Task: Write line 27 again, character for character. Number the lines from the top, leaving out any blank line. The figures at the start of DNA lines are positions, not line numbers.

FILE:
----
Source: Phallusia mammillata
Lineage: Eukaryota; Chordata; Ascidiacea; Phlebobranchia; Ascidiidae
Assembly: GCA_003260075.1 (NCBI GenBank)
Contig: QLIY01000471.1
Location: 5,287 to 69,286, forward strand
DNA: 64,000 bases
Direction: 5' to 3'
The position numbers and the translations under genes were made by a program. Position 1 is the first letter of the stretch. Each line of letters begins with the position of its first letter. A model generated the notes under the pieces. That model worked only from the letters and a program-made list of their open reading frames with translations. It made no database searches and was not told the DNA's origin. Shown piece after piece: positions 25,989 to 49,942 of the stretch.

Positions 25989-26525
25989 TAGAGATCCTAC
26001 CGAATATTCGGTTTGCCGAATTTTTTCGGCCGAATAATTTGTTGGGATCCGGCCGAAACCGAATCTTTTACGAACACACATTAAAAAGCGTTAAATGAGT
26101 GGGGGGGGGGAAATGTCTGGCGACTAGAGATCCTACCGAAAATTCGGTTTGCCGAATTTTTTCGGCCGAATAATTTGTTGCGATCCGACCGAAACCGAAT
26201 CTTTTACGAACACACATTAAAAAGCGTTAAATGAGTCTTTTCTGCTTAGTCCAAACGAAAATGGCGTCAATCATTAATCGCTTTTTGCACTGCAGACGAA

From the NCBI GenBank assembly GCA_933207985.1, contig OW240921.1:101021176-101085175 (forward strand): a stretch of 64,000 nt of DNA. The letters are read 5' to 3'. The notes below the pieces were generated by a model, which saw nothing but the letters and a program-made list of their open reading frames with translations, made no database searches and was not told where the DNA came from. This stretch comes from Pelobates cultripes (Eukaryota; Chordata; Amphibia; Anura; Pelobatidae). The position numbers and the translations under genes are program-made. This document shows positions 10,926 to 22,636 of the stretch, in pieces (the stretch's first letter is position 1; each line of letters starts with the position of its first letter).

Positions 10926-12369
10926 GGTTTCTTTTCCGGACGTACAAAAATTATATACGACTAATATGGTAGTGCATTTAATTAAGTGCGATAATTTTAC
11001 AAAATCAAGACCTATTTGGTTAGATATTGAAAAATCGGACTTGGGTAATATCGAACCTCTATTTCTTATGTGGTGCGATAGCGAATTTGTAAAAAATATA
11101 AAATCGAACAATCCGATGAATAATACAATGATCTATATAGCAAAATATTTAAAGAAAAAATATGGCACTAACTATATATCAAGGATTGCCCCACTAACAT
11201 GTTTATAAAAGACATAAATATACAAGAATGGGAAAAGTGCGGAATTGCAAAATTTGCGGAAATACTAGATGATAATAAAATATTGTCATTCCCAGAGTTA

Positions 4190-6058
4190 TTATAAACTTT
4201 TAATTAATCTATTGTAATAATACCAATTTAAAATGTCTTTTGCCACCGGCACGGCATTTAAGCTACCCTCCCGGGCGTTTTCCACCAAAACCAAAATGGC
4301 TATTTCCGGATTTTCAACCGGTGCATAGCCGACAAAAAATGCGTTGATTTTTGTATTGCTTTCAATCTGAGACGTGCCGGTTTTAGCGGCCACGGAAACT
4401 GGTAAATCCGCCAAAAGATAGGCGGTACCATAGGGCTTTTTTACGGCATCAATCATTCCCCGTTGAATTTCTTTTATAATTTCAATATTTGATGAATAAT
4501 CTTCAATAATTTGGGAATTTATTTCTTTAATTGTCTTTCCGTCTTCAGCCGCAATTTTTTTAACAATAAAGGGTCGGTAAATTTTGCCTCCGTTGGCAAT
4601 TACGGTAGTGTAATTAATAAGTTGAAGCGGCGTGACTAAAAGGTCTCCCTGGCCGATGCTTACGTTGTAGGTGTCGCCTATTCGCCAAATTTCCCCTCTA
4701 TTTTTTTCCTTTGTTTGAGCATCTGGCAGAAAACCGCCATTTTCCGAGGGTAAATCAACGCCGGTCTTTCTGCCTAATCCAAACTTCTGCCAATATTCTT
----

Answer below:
4701 TTTTTTTCCTTTGTTTGAGCATCTGGCAGAAAACCGCCATTTTCCGAGGGTAAATCAACGCCGGTCTTTCTGCCTAATCCAAACTTCTGCCAATATTCTT